Let’s say at the end of your first two months, your total expenses for everything you’ve purchased (fuel, food, parts, etc.) are $20,000.00. Divide that figure by 2 (the number of months) to get your monthly expense figure of $10,000.00. Take that figure and divide it by 4.5 (the average number of weeks in a month). That’ll give you an amount of $2222.22 (your weekly expenses). Divide that number by 7 (the number of days in the week), and you’ll come out with $317.46. That’s your average daily expense. Now you know that you’ll have to bring in over $300.00 a day just to cover expenses, and more than that if you want to turn a profit. That profit, the money you take home, is your net.

You’ve now figured out how to determine your assets and income, but now you’ll have to consider your DEBT. Debts are also expenses, but they can be positive or negative. An example of a negative debt is using a credit card to purchase a meal, not paying the credit card off at the end of the month, and carrying a balance which you’re paying interest charges on. An example of positive debt is taking out a loan to purchase equipment. The loan payment is an expense, but in return there’s an asset which is essential to the operation of your business. The goal isn’t necessarily to have no debt but to limit the negative debt and take advantage of the positive debt. Large companies regularly take on positive debt, which are essentially considered expenses, but they wind up helping the company’s bottom line.

This is a good reason to routinely purchase new equipment. It can improve the asset value of your company and add to the FUTURE of your business. A good position to be in is to have equity in the equipment to such an extent, that you’re able to trade your truck in every three years, keeping relatively low payments. This ensures that new equipment is used and the bottom line in the company is continually maintained. Old equipment has an advantage in that there are usually low or no payments on it, but the tax advantages for a new truck can often outweigh that benefit. Since income is taxed, when your business is very profitable, there should be depreciation taken on new equipment. Used equipment won’t have this same deduction since it’s usually far less expensive to purchase an old truck.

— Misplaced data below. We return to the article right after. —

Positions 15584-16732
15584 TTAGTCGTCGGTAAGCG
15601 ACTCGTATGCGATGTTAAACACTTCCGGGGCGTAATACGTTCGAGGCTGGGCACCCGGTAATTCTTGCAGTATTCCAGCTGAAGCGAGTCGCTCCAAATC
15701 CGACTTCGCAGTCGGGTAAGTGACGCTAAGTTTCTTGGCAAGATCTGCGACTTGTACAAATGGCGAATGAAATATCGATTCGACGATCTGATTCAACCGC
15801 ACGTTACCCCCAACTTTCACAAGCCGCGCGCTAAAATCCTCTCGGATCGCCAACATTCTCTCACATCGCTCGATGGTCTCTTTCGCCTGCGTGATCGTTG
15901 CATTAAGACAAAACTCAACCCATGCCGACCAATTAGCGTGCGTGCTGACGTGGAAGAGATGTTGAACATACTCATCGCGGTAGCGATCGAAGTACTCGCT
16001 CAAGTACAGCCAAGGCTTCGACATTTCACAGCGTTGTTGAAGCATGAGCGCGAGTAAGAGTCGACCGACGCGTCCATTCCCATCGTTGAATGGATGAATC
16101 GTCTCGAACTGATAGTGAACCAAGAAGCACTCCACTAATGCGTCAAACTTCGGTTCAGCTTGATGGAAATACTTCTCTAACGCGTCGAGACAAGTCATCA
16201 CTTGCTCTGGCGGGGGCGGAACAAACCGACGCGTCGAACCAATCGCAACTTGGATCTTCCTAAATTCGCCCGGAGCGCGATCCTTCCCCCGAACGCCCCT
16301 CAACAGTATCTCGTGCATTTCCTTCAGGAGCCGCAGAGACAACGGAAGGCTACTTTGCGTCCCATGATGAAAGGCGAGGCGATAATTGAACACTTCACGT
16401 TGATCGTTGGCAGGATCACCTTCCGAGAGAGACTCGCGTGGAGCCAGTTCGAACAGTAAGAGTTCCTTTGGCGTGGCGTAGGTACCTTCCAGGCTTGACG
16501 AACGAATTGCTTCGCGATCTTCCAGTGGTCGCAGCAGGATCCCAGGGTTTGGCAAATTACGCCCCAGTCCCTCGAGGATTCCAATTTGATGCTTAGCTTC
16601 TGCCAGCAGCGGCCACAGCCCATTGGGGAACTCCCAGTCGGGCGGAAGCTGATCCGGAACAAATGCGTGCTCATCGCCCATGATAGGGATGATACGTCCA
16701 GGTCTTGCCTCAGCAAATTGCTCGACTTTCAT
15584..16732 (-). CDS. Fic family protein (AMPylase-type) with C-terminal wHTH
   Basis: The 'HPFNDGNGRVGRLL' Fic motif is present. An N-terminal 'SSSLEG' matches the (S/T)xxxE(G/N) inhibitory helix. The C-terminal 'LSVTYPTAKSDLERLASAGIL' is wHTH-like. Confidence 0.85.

All of these things help determine how much money your business needs to bring in order to turn a profit and succeed. Your next challenge will be to find freight that pays enough for the business to flourish. Now that you have an idea of what it costs to run your business, you also have an idea of what kind of income you need to have. Once the money is coming in and you’re making a profit, the future of your business must be considered. The way you use that profit – whether you save it or spend it – will be determined by the business plan you’ve put in place. This plan (formal or informal) is essential to the operation of any business. Especially one as volatile as trucking.

Learn how other owner operators are staying in control and making money.

About the Author: Ed Godfrey

Ed Godfrey

A Texas native and former United States Marine, Ed was raised by truck driving parents. Since he's always loved being on the move - whether riding bicycles for pleasure, navigating waves on a windsurfing board, or running to keep his mind and body strong - he decided to give trucking school a whirl. He had a sense of adventure and was comfortable with his own company, so when he decided to join a profession that would keep him busy 24 hours a day, he knew he’d thrive. At 21, he started out as a company driver but quickly transitioned into being an owner-operator. At 27, after his nine-year contract with the Marines Reserves was fulfilled, he purchased his own truck and signed on with Landstar, the largest owner-operator carrier in the nation, and has been running his own business since. He is often the youngest owner-operator in the groups of drivers he socializes with and shares his knowledge freely when asked about “how he did it”. Since 2004, he’s been running team with his girlfriend Salena Lettera, utilizing the space in their 132” custom sleeper truck while hauling freight throughout the lower 48 states. Ed maintains a website Truckin Ed to periodically share information on trucking related subjects.